The United States may soon raise taxes on vaccines for seasonal influenza and other diseases to raise money to compensate people claiming injury from the shots.
Congress plans to vote on a bi-partisan proposal to raise taxes on vaccine recipients, levying a 75-cent surcharge per dose on any "vaccine against seasonal influenza." Given epidemiological projections from the Centers for Disease Control and Prevention, the Internal Revenue Service should take in $100 million per year, taxing those who choose to receive the vaccine.
The new tax revenue would fund the Vaccine Injury Compensation Trust Fund, a "no-fault alternative to the traditional tort system for resolving vaccine injury claims that provides compensation to people found to be injured by certain vaccines." However, media reports question the need for the new revenue, noting the fund had a balance in November 2012 of more than $3.5 billion, compared to payouts of only $2.5 billion to victims since its inception in 1988. Analysts say the present fund balance would last another 25 years with no further tax revenue.
While many libertarians oppose public health measures including vaccinations, the conservative publication American Thinker wrote this week:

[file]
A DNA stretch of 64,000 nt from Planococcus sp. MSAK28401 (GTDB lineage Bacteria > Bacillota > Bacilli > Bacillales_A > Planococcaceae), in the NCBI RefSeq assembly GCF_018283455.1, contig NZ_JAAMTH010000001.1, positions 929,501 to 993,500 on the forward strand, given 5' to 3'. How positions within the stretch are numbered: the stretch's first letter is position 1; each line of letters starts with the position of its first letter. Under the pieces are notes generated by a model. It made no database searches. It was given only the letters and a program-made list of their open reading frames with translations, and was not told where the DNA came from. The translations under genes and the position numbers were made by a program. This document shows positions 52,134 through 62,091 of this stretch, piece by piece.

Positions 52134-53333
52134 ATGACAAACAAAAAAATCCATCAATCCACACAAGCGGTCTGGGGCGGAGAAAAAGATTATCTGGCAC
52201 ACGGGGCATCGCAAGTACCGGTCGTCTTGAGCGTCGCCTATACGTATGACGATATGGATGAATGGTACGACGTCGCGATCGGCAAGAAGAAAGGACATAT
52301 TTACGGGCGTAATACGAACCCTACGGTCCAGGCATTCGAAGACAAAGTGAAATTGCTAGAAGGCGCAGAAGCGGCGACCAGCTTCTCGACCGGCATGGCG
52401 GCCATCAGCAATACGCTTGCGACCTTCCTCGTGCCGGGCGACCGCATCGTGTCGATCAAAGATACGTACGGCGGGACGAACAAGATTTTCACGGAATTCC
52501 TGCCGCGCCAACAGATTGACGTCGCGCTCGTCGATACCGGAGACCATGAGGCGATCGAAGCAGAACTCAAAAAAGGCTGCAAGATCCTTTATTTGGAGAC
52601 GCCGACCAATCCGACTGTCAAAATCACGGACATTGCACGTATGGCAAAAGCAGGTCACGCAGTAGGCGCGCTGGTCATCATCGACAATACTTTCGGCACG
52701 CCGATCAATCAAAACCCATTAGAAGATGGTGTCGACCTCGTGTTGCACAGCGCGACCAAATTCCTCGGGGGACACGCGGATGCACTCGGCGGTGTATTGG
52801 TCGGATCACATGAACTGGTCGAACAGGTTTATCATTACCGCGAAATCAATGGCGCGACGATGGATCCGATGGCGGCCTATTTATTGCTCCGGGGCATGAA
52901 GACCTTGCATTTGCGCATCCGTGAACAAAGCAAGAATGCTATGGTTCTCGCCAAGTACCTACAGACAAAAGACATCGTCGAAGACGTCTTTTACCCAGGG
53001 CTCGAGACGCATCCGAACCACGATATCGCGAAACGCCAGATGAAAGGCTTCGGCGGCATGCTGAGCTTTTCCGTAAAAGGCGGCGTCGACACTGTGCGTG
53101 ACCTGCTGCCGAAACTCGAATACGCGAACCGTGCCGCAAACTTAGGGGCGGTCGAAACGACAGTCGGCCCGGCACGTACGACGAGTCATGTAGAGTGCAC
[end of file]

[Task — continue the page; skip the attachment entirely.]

So, the trial lawyers lobby craves this tax since it insures them a continued easy payday. The hard left lib/progs covet this tax since it creates an new tax that is not required, so as to further soak the bourgeoisie in favor of the working proletariat, right comrade?"
Conservative blogger Larry Mendte, with the Philly Post, also criticized the tax:
So what is going on? For the answer to that question you need to read the fine print of the bill. Any money not used to pay off vaccine claims will be invested in U.S. Treasury securities. In other words, the money will be used to finance the nation's $16.5 trillion debt.
Both the Senate and House versions of the bill were introduced in February with sponsors from both major parties, including Sens. Max Baucus, a Democrat from Montana, and Orrin Hatch, a Republican from Utah.